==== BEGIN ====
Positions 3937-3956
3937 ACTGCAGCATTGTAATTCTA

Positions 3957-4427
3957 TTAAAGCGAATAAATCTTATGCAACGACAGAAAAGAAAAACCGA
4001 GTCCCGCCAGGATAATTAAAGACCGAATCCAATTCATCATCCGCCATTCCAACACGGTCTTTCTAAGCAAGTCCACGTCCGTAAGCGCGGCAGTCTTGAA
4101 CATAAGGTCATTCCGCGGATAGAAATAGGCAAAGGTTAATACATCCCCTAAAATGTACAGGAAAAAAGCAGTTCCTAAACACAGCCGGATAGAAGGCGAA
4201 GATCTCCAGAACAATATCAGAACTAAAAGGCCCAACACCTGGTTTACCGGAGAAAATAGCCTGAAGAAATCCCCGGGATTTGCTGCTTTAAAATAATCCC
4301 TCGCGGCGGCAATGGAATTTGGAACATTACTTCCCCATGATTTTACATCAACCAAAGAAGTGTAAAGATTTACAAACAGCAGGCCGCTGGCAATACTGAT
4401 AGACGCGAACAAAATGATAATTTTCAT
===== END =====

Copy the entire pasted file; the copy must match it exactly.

Positions 3937-3956
3937 ACTGCAGCATTGTAATTCTA

Positions 3957-4427
3957 TTAAAGCGAATAAATCTTATGCAACGACAGAAAAGAAAAACCGA
4001 GTCCCGCCAGGATAATTAAAGACCGAATCCAATTCATCATCCGCCATTCCAACACGGTCTTTCTAAGCAAGTCCACGTCCGTAAGCGCGGCAGTCTTGAA
4101 CATAAGGTCATTCCGCGGATAGAAATAGGCAAAGGTTAATACATCCCCTAAAATGTACAGGAAAAAAGCAGTTCCTAAACACAGCCGGATAGAAGGCGAA
4201 GATCTCCAGAACAATATCAGAACTAAAAGGCCCAACACCTGGTTTACCGGAGAAAATAGCCTGAAGAAATCCCCGGGATTTGCTGCTTTAAAATAATCCC
4301 TCGCGGCGGCAATGGAATTTGGAACATTACTTCCCCATGATTTTACATCAACCAAAGAAGTGTAAAGATTTACAAACAGCAGGCCGCTGGCAATACTGAT
4401 AGACGCGAACAAAATGATAATTTTCAT